– Social anxiety disorder: Also called social phobia, is extreme anxiety or fear of being negatively judged or rejected in a social or performance situation. Selective mutism is an example of a social anxiety disorder.
– Specific phobias: a phobia is described as a strong, irrational fear of an otherwise non-threatening object or situation, and those with phobias will work hard to avoid exposure, often disrupting their daily lives. Common specific phobias include spiders, other insects, heights, germs, thunder, driving, illness, flying, dental or medical procedures, and elevators.
– Obsessive-compulsive disorder (OCD): People with OCD experience obsessions (intrusive and unwanted thoughts, images, or impulses that cause anxiety or distress) and compulsions (behaviors that the person feels they have to perform in order to ease their distress or anxiety caused by the obsessive thoughts). Common obsessions include contamination, cleanliness or the need for symmetry. Common compulsions include washing/cleaning and checking or arranging things.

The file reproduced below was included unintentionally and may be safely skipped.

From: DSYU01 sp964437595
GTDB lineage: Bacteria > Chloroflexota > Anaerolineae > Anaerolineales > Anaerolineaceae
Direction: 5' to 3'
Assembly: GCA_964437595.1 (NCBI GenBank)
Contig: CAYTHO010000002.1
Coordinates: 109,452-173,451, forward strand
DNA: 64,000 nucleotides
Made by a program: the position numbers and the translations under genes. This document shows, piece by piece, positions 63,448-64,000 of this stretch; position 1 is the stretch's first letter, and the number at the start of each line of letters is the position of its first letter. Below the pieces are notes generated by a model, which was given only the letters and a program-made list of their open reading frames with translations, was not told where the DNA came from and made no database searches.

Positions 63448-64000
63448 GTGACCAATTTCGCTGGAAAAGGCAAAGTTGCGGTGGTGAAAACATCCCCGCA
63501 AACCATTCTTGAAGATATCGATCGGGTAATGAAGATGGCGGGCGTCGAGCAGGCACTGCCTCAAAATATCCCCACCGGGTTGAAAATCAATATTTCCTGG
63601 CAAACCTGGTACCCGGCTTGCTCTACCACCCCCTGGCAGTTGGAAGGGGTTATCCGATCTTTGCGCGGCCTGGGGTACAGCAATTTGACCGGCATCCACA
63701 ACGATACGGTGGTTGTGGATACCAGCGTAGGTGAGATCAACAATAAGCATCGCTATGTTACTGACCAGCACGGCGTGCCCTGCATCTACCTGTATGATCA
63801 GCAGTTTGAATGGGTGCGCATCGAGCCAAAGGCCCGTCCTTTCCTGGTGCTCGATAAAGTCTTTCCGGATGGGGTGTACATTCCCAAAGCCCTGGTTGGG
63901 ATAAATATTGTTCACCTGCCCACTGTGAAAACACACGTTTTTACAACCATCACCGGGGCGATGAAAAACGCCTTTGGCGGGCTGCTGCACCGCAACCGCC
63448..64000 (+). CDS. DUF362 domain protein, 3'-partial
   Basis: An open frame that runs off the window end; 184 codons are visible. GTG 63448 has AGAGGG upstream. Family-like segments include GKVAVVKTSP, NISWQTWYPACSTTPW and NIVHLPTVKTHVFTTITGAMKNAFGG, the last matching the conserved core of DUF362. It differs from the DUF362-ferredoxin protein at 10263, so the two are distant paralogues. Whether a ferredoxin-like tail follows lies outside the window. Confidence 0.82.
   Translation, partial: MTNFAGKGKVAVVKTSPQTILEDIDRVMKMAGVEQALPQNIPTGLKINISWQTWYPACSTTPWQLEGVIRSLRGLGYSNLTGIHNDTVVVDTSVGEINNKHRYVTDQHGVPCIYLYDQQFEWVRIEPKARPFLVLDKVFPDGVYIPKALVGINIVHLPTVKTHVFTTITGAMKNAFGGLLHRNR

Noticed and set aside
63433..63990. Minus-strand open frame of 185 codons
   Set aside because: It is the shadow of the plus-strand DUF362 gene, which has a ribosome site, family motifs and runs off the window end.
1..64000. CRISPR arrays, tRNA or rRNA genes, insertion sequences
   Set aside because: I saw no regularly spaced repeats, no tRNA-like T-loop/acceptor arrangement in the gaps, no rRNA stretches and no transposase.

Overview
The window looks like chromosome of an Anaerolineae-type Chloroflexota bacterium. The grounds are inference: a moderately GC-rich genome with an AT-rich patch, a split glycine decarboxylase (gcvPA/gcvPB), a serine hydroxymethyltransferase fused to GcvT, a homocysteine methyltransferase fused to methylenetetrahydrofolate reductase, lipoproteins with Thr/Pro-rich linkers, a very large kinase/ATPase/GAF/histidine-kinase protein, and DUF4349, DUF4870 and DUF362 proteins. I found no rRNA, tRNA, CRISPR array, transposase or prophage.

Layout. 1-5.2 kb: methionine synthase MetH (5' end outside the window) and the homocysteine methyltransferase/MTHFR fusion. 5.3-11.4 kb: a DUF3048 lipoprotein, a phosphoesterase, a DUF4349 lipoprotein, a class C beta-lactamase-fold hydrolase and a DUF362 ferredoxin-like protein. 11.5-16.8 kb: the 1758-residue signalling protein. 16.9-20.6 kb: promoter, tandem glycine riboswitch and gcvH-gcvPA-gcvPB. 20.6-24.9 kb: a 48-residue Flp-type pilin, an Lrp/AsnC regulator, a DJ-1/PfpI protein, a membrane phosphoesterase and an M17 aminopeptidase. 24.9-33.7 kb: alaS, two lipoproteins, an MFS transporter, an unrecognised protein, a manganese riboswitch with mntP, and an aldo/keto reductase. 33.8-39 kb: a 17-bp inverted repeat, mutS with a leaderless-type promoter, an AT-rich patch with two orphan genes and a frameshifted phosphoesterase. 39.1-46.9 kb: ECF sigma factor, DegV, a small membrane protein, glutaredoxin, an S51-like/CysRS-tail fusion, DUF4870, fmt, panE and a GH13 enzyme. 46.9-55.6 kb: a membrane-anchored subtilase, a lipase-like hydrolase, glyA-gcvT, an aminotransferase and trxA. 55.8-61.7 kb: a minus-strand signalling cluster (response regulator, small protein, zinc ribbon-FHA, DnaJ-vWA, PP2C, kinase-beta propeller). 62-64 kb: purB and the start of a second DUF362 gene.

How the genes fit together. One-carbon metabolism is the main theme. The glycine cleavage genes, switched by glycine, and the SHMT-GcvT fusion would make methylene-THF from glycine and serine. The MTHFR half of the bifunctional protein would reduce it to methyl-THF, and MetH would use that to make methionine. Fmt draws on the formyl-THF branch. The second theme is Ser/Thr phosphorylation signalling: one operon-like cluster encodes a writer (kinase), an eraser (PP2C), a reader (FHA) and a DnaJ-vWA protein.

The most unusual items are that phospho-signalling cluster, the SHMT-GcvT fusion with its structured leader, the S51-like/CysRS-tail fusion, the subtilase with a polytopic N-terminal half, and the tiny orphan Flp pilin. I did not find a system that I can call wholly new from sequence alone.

– Post-traumatic stress disorder (PTSD): can occur in someone following a traumatic event, such as experiencing or witnessing a natural disaster, serious accident, terrorist incident, sudden death of a loved one, military combat, violent assault such as rape, or other life-threatening events. Symptoms can cause problems with trust, communication, closeness or intimacy, and problem-solving, which may affect the way the survivor acts with others, particularly in their close relationships.

How do I know if I suffer from anxiety?

We all suffer anxiety from time to time – it’s a very normal reaction to stressful situations such as moving homes or changing jobs, but when that anxiety starts to impinge on daily life, it’s possible that you could be suffering from anxiety disorder. Panic attacks and phobias might be two of the more obvious signs but there are more, and commonly include:

– Excessive Worrying is one of the more common symptoms of an anxiety disorder and people will find themselves worrying disproportionately about events or everyday situations. If the worrying is severe and intrusive, making it difficult for the individual to concentrate and accomplish daily tasks, it could be a sign of a generalized anxiety disorder.